Pastor Maldonado has dismissed criticism of the way his Formula One career is being funded even though his country is racked by poverty.
Maldonado’s victory in Sunday’s Spanish Grand Prix was primarily seen as a force for good in his homeland as he became the first from Venezuela to win in Formula One.
The 26-year-old was even congratulated personally by president Hugo Chavez after a race that was marred by a blaze that swept through the team’s garage at Barcelona’s Circuit de Catalunya.
With campaigning ongoing as Venezuela builds towards its election later this year, there remains opposition to the fact Maldonado’s F1 dreams are supported by state-owned oil company PDVSA to the tune of £27million per year.
The belief is such considerable finances would be better served in assisting Venezuela’s infrastructure, such as building better roads and schools, rather than supporting one driver in a rich man’s sport.
Responding to the gibes, Maldonado said: “I’m very lucky to have my country behind me pushing me so hard to see me in Formula One.
“PDVSA have supported me all my career, and I’m so lucky to have them because that has helped develop the car, our performance.
“So I’m not worried because the whole of the country is happy because of the result, especially because it has come quite soon.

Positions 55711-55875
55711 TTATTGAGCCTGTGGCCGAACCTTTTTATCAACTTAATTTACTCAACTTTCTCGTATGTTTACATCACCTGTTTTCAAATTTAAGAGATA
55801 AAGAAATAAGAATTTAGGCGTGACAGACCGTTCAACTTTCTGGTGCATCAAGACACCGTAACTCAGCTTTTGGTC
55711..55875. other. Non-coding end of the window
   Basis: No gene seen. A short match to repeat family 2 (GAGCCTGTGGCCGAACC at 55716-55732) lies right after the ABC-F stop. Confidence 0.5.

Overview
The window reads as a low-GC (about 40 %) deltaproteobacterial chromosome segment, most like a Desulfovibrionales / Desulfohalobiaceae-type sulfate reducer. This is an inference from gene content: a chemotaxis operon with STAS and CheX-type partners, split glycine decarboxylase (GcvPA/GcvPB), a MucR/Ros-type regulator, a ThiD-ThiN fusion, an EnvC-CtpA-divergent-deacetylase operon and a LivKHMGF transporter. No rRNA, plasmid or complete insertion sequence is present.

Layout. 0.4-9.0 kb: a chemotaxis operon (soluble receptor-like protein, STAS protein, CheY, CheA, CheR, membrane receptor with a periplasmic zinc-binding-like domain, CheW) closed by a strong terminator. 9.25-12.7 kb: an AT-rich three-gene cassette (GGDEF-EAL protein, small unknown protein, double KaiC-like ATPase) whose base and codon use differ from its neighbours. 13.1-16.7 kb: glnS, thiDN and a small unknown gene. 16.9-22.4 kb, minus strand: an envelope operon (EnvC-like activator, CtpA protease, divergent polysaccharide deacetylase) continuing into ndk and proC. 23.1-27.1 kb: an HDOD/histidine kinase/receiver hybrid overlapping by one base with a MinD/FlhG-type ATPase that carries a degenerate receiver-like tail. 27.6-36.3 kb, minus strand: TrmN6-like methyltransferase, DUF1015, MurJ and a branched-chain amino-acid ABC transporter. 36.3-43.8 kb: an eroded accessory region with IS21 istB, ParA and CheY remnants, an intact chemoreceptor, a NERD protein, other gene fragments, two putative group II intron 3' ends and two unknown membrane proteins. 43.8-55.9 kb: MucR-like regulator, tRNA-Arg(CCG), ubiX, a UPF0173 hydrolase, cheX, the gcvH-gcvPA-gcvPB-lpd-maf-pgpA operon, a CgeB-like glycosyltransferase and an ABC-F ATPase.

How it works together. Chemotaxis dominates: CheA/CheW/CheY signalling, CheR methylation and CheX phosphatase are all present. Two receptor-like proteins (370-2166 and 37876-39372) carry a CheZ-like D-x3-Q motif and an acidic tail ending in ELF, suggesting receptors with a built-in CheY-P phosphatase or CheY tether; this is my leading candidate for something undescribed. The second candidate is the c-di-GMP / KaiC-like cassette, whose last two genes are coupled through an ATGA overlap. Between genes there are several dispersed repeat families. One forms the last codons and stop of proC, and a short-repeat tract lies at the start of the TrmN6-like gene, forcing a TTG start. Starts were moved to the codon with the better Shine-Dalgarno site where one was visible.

“From now most of the people are looking forward to Formula One, which is popular in Venezuela.
“The comments are also something political. We are in the middle of elections and people are free to say what they want.
“But the government is pushing hard, not only in Formula One and motor sports, but a lot of other sports at the moment, and we are getting some very important results.
“So I’m not thinking about these comments. I’m just focused on doing my best.”
Maldonado was at the factory in Grove today for the first time since his triumph – the team’s first for seven and a half years – and the fire that destroyed a considerable amount of equipment.
Photographs emerged following the incident of Maldonado carrying cousin Manuel to safety, the 12-year-old wearing a protective boot on his right foot due to an injury and clutching his uncle’s winner’s trophy.
“It was a difficult moment after the race,” said Maldonado.
“We were altogether inside the garage, and I was so scared for all of us, but we were so lucky because there was no big damage, and our people were okay.
“But even after that we were so happy because of the win, nearly eight years since Williams had been on the top of the podium, so it was a great moment and a great day.
“And today it was great to see all the people so happy. The win is great motivation for all of them.
“I’ve told them to keep pushing like they have because I’m getting better and better, and I can feel that in the car.”